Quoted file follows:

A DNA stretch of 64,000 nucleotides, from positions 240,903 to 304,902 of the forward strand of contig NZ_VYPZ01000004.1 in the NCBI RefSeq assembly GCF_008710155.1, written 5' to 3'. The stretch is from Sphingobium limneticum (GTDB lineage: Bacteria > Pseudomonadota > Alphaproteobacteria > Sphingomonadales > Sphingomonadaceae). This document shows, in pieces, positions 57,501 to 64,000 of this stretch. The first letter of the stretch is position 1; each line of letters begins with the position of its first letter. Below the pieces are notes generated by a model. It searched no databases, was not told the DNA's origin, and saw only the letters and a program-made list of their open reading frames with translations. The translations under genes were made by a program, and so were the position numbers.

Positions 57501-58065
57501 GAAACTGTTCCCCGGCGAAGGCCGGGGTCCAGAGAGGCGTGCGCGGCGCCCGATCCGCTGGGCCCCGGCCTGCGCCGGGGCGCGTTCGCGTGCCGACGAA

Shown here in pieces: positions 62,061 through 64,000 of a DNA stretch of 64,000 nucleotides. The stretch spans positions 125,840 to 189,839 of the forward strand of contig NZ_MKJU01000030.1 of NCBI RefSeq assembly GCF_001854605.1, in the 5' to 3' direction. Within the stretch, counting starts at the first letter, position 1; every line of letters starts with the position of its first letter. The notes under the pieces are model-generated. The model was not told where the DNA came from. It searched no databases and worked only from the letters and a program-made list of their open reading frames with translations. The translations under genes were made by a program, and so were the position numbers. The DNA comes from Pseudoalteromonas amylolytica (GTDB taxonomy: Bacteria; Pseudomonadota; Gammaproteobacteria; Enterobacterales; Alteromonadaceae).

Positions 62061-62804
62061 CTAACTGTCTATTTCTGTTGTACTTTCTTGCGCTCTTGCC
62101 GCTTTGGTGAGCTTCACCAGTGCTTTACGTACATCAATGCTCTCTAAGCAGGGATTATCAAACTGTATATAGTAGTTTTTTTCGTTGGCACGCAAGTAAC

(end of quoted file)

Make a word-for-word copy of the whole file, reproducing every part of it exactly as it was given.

A DNA stretch of 64,000 nucleotides, from positions 240,903 to 304,902 of the forward strand of contig NZ_VYPZ01000004.1 in the NCBI RefSeq assembly GCF_008710155.1, written 5' to 3'. The stretch is from Sphingobium limneticum (GTDB lineage: Bacteria > Pseudomonadota > Alphaproteobacteria > Sphingomonadales > Sphingomonadaceae). This document shows, in pieces, positions 57,501 to 64,000 of this stretch. The first letter of the stretch is position 1; each line of letters begins with the position of its first letter. Below the pieces are notes generated by a model. It searched no databases, was not told the DNA's origin, and saw only the letters and a program-made list of their open reading frames with translations. The translations under genes were made by a program, and so were the position numbers.

Positions 57501-58065
57501 GAAACTGTTCCCCGGCGAAGGCCGGGGTCCAGAGAGGCGTGCGCGGCGCCCGATCCGCTGGGCCCCGGCCTGCGCCGGGGCGCGTTCGCGTGCCGACGAA

Shown here in pieces: positions 62,061 through 64,000 of a DNA stretch of 64,000 nucleotides. The stretch spans positions 125,840 to 189,839 of the forward strand of contig NZ_MKJU01000030.1 of NCBI RefSeq assembly GCF_001854605.1, in the 5' to 3' direction. Within the stretch, counting starts at the first letter, position 1; every line of letters starts with the position of its first letter. The notes under the pieces are model-generated. The model was not told where the DNA came from. It searched no databases and worked only from the letters and a program-made list of their open reading frames with translations. The translations under genes were made by a program, and so were the position numbers. The DNA comes from Pseudoalteromonas amylolytica (GTDB taxonomy: Bacteria; Pseudomonadota; Gammaproteobacteria; Enterobacterales; Alteromonadaceae).

Positions 62061-62804
62061 CTAACTGTCTATTTCTGTTGTACTTTCTTGCGCTCTTGCC
62101 GCTTTGGTGAGCTTCACCAGTGCTTTACGTACATCAATGCTCTCTAAGCAGGGATTATCAAACTGTATATAGTAGTTTTTTTCGTTGGCACGCAAGTAAC